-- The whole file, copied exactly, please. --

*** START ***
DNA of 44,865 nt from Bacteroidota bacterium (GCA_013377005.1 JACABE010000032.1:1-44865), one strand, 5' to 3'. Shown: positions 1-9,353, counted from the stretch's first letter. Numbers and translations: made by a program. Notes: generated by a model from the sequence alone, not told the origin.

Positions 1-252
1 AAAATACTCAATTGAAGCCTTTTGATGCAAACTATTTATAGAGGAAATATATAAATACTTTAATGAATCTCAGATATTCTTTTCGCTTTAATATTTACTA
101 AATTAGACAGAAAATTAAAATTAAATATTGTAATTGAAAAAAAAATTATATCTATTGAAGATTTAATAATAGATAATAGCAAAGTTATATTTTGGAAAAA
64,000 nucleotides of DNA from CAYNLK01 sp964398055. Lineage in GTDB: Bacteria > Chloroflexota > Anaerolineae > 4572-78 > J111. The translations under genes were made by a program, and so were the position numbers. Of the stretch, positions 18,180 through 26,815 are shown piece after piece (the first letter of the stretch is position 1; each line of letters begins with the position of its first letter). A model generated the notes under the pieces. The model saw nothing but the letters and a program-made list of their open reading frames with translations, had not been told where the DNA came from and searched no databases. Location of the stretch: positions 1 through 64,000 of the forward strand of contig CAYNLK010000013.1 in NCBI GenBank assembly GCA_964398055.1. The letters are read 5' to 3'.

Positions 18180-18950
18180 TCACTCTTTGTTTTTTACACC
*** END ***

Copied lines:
DNA of 44,865 nt from Bacteroidota bacterium (GCA_013377005.1 JACABE010000032.1:1-44865), one strand, 5' to 3'. Shown: positions 1-9,353, counted from the stretch's first letter. Numbers and translations: made by a program. Notes: generated by a model from the sequence alone, not told the origin.

Positions 1-252
1 AAAATACTCAATTGAAGCCTTTTGATGCAAACTATTTATAGAGGAAATATATAAATACTTTAATGAATCTCAGATATTCTTTTCGCTTTAATATTTACTA
101 AATTAGACAGAAAATTAAAATTAAATATTGTAATTGAAAAAAAAATTATATCTATTGAAGATTTAATAATAGATAATAGCAAAGTTATATTTTGGAAAAA
64,000 nucleotides of DNA from CAYNLK01 sp964398055. Lineage in GTDB: Bacteria > Chloroflexota > Anaerolineae > 4572-78 > J111. The translations under genes were made by a program, and so were the position numbers. Of the stretch, positions 18,180 through 26,815 are shown piece after piece (the first letter of the stretch is position 1; each line of letters begins with the position of its first letter). A model generated the notes under the pieces. The model saw nothing but the letters and a program-made list of their open reading frames with translations, had not been told where the DNA came from and searched no databases. Location of the stretch: positions 1 through 64,000 of the forward strand of contig CAYNLK010000013.1 in NCBI GenBank assembly GCA_964398055.1. The letters are read 5' to 3'.

Positions 18180-18950
18180 TCACTCTTTGTTTTTTACACC